If you’re not from a farming community, it might not seem like a big deal that tractors of the future will be autonomous. However, with self-driving tractors, farmers can be freed up from time-consuming tasks of planting, spraying and harvesting.
The transition to self-driving tractors has been underway for a long time. CNH Industrial released an 8-minute video in 2016 showing a self-driving tractor concept that even four years later seems revolutionary. The driverless concept tractor in the video makes it way down rows in fields on a working farm in Kentucky and “is truly independent and driverless,” according to the narrator.
Such technology opens up the possibility of 24-hour farming. It also could help solve the problem of finding enough farm labor. Farmers everywhere are trying to solve the problem of making more food on the same, or diminishing, amount of land even as the global population and the demand for more food expands.
The task of using artificial intelligence and sensors technology to drive an autonomous tractor isn’t that different from building a self-driving car, but there are major differences. Farms are not regulated the same way highways are, and the potential for liability from a crash is not as great.
Even so, there are trees, crop boundaries, buildings, fence posts and animals that a tractor must dodge. “We are programming for obstacles both known and found during operation,” said Steve Caudill, director of the agriculture sector, Farm/Fleet platform manager at CNH.
Caudill is based in the Chicago area, but CNH is large Dutch-domiciled multinational corporation with $28 billion in revenues and 64,000 employees in 2019. Its top competitors are John Deere, Caterpillar, Jungheinrich, Zap and AGCO, according to analysts.
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The company’s concept vehicles like the one introduced in 2016 have been in operation for some time, but Caudill said “it will be a while” before the company produces a commercially-available model. CNH doesn’t make its own semiconductors but has done some circuit board design and uses third parties for manufacturing and works with partners or buys off-the-shelf components.
One trend emerging in development of AI chips is to provide inferencing capabilities so that an edge device like a tractor, car or industrial robot won’t be sending enormous amounts of sensor data back to a distant server in the cloud, data center or even the kitchen of a farmhouse. Cutting out such network trips can improve split-second decisions, which might matter if a tractor on a programmed pathway suddenly comes upon a fallen tree.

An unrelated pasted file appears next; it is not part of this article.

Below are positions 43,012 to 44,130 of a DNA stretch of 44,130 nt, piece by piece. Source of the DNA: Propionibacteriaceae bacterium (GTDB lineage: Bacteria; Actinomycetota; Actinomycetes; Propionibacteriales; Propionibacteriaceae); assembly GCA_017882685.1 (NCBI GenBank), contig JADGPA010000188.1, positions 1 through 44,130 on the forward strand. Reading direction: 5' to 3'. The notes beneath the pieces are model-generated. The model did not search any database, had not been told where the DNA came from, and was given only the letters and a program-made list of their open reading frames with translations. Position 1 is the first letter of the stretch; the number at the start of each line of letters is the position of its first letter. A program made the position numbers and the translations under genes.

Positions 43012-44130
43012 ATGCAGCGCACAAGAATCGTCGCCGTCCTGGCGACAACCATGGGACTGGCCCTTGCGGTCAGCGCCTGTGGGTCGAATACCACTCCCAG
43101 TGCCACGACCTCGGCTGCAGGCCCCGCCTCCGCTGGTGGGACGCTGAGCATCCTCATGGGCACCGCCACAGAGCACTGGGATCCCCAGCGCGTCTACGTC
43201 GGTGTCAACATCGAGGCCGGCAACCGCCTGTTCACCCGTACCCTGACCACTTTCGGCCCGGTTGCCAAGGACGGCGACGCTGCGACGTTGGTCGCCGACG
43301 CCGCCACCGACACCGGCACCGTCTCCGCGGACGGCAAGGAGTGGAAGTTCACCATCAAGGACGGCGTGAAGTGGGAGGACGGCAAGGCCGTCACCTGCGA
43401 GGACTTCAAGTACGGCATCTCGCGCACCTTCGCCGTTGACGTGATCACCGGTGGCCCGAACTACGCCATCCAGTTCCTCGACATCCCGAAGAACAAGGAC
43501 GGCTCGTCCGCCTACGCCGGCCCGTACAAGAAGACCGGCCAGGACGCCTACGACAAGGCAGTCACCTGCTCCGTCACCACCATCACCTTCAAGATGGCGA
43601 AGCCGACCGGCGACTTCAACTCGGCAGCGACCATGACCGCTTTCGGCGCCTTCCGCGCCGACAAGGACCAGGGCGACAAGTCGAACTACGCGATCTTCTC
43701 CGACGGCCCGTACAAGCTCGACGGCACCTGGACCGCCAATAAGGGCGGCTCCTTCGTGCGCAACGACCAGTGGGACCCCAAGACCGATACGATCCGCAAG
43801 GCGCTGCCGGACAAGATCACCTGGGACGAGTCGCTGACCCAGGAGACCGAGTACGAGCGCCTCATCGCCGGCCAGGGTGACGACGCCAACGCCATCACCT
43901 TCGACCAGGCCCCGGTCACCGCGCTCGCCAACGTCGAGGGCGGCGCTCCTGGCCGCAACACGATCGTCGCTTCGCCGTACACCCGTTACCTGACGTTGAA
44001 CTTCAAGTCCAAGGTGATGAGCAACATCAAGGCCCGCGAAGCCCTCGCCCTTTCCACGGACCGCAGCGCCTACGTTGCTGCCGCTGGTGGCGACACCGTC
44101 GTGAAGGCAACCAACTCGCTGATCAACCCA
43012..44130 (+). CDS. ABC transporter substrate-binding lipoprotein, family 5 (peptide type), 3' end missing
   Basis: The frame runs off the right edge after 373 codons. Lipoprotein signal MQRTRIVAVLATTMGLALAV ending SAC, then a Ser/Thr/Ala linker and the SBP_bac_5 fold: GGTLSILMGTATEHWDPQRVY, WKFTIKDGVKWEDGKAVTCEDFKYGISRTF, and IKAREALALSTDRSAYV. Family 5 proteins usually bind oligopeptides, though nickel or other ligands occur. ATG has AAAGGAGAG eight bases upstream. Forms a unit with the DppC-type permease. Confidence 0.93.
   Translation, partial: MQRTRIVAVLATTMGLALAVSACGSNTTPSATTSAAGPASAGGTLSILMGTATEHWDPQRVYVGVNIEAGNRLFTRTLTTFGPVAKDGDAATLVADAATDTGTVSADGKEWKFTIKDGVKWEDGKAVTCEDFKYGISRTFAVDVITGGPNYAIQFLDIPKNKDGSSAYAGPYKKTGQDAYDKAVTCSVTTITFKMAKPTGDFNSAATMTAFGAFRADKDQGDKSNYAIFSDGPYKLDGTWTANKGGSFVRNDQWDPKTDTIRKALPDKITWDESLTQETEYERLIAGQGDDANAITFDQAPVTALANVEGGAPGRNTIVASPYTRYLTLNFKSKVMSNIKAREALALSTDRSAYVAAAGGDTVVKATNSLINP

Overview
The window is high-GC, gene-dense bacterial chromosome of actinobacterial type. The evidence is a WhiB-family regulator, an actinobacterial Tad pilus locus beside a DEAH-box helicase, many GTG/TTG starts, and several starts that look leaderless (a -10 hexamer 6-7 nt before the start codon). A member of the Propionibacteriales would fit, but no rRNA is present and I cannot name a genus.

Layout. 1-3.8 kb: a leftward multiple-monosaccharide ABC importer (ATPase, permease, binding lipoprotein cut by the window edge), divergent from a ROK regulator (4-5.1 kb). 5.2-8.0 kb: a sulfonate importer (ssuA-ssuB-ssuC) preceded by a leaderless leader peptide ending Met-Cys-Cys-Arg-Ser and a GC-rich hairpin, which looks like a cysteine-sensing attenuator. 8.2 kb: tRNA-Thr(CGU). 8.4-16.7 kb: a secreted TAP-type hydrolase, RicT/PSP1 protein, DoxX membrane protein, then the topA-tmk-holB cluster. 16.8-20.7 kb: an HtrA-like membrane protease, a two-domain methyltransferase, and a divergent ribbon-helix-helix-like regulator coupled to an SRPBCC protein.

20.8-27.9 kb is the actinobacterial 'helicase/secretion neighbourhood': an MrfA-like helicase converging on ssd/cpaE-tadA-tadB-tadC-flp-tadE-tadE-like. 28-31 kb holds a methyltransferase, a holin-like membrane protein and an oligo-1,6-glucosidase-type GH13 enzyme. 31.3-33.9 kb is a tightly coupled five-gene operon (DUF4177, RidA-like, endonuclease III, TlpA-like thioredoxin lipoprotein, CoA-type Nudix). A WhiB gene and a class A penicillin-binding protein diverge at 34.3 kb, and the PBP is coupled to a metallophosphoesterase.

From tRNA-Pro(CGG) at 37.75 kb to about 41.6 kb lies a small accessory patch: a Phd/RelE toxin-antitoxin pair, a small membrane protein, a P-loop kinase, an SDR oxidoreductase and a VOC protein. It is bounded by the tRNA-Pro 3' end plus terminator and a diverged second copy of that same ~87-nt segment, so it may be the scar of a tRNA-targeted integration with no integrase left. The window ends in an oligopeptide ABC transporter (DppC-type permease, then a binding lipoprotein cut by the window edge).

“You’ll notice in the video that we are building in the vehicle AI to evaluate if an obstacle has moved--such as a deer, another vehicle or a person—in order to reduce the incidents of a vehicle being stuck when there’s no network connectivity,” Caudill said. “It’s these kinds of practical conditions that we need to address before we have a commercially-ready product.”
Caudill said the CNH approach is not reliant on real-time cloud interaction but if there’s not a live connection and the autonomous vehicle cannot execute its instructions, “you are at an impasse until it has connectivity or you have to drive to the vehicle. For example, if the vehicle encounters an obstacle and this obstacle is small fallen branch and you are spraying crops, you might be OK going over the branch, as you’ll do more crop damage by going around. But if the branch is large enough, that isn’t wise. This is where real-time connections to the cameras make things more practical.”
Autonomous tractors could be designed to work in groups on a farm, perhaps with one manned tractor that interacts with several unmanned farm vehicles. CNH foresees connecting a communication hub to weather data that help farmers direct autonomous tractors to areas away from storms.
In some areas of the Ukraine, farms are so large that tractor can stay on a single row for an entire day before reaching the end of the row. That kind of operation makes tractor autonomy seem ideal.
Steven Caudill will join a panel discussion on Friday at Noon ET to discuss "How diverse companies are achieving IoT success" as part of Sensors Innovation Week, a free online event. For more information and to register, check online.